Be Alert For These Five Common Los Angeles Travel Scams

  • 01 of 06

    Are you avoiding these Los Angeles travel scams?

    Not withstanding the smog and traffic, Los Angeles is one of the most unfriendly cities in the world.
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    In 2015, over 45 million people visited Southern California's largest media market by population, Los Angeles. From the natural wonders of the La Brea Tar Pits to the glamour of Hollywood, there is arguably more to see and do in Los Angeles than can be done in just one visit.

    For all the wonderful things that Los Angeles offers tourists every year, there is also a darker side to the Entertainment Capital of the World that waits to prey on unknowing travelers. In many situations, travelers can either be out a bit of money, or have even worse things happen as a result of their missteps.

    When it comes to avoiding problems in Los Angeles, how can travelers protect themselves from the worst case scenarios? Here are five common Los Angeles travel scams to watch out for before and during your next trip to sunny Southern California.  

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  • 02 of 06

    The Craigslist/Airbnb fake rental scam

    Does a house online look too good to be true? It may be a bait-and-switch Los Angeles scam.
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    With the rise of person-to-person rentals, travelers may be tempted to forego the hotel altogether, and instead opt to rent a house or apartment for their time in Los Angeles. While Airbnb and VRBO both offer safe and secure alternatives to the traditional hotel, these avenues can be abused as well.

    In a common version of the fake Los Angeles rental scam, travelers are often attracted to a property they find on Airbnb. Advertised at a much lower price than competing rentals or hotels, travelers who inquire about the property are often redirected to a different booking site that mirrors Airbnb or VRBO. The website then reports the property has been reserved for dates, but money has to be wired to complete the reservation.

    Another variation of the scam involves the rental section of Craigslist. In the listing, exterior pictures of the house and scenery are often posted, advertising the house available as a temporary rental for those vacationing. Once again, the price is either lower than other listings, or in line with similar listings. When travelers inquire about the status of the house, the "homeowner" confirms the dates are available, and asks the renter to send a deposit in the form of a wire transfer.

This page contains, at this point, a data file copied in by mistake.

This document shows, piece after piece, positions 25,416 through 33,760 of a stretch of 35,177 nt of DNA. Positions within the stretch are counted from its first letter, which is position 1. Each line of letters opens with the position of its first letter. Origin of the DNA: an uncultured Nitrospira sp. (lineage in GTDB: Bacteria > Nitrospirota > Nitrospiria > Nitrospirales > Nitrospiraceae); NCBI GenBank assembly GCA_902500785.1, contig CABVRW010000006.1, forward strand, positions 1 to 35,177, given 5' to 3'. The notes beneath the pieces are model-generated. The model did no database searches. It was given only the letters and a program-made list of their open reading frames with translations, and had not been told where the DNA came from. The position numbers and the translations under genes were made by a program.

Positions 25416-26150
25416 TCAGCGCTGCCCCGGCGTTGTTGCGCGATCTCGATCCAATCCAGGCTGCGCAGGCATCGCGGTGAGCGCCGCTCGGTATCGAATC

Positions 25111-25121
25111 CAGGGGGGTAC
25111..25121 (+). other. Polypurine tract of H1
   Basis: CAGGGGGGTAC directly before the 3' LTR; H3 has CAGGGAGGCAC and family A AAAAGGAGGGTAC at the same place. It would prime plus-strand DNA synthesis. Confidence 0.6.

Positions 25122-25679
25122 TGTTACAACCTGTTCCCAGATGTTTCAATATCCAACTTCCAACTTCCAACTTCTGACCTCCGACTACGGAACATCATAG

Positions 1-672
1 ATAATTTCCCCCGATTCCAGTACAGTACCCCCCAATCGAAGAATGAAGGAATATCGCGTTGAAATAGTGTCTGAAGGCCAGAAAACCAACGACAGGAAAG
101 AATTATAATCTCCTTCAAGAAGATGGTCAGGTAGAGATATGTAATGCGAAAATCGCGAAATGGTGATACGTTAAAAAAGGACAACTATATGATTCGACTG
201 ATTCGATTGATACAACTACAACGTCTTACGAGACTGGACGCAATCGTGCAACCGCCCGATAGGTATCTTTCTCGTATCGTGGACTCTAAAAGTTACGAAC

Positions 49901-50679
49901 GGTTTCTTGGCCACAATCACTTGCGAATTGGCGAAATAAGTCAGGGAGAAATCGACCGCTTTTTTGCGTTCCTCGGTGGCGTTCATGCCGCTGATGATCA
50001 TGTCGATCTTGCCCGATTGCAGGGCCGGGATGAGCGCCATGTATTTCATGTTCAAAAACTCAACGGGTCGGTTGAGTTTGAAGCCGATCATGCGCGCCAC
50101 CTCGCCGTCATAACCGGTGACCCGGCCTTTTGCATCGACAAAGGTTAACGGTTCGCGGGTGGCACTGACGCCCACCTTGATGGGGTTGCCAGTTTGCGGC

In both situations, travelers are renting a fake home, and pay the cost upfront. Any listing that requires a wire transfer should be walked away from immediately, and reported to the service where the home is listed. 

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  • 03 of 06

    The fake tour guide scam

    chiropractic/Flickr/CC-BY-2.0

    A walk down Hollywood Boulevard allows travelers to go back in time in entertainment history. From the world famous Hollywood Walk of Fame, to Grauman's Chinese Theatre, there's plenty to see and do along this historic stretch of land. Scam artists are aware of this as well, and are more than willing to prey on a new face visiting Los Angeles for the first time.

    One of the most familiar scams can be found in front of gift shops running up and down Hollywood Boulevard. In the fake tour guide scam, hawkers in front of gift shops will offer travelers exclusive discounts on open-air bus tours. These supposed "tours" can run from the homes of the rich and famous, to driving tours of the movie studios of Hollywood. Travelers will get quoted at one price by the hawker, to be lead inside to pay for their tour.

    In certain situations, these tours are little but scams in disguise. After agreeing to the tour, the cashier will often add fees and surcharges to the agreed upon price, and refuse any attempts at a refund. Furthermore, the tours often run early or late, and do not deliver on their promises in the end.

    For those who want to take a tour of Los Angeles, be sure to do homework on the tour provider. A quick search of the tour operator name and location will result in a number of reviews which will give tourists a strong idea of how legitimate the tour operator is. If the tour sounds too good to be true – it probably is. 

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  • 04 of 06

    The fake amusement park ticket scam

    Disneyland tickets
    Flickr/uhhhhlaine/CC BY-ND 2.0

    Los Angeles may be considered where the amusement park concept originated. From America's first major amusement park at Disneyland, to the fun of Knott's Berry Farm, Universal Studios Hollywood, and other attractions, there's no shortage of amusement parks to experience in Los Angeles and throughout Southern California.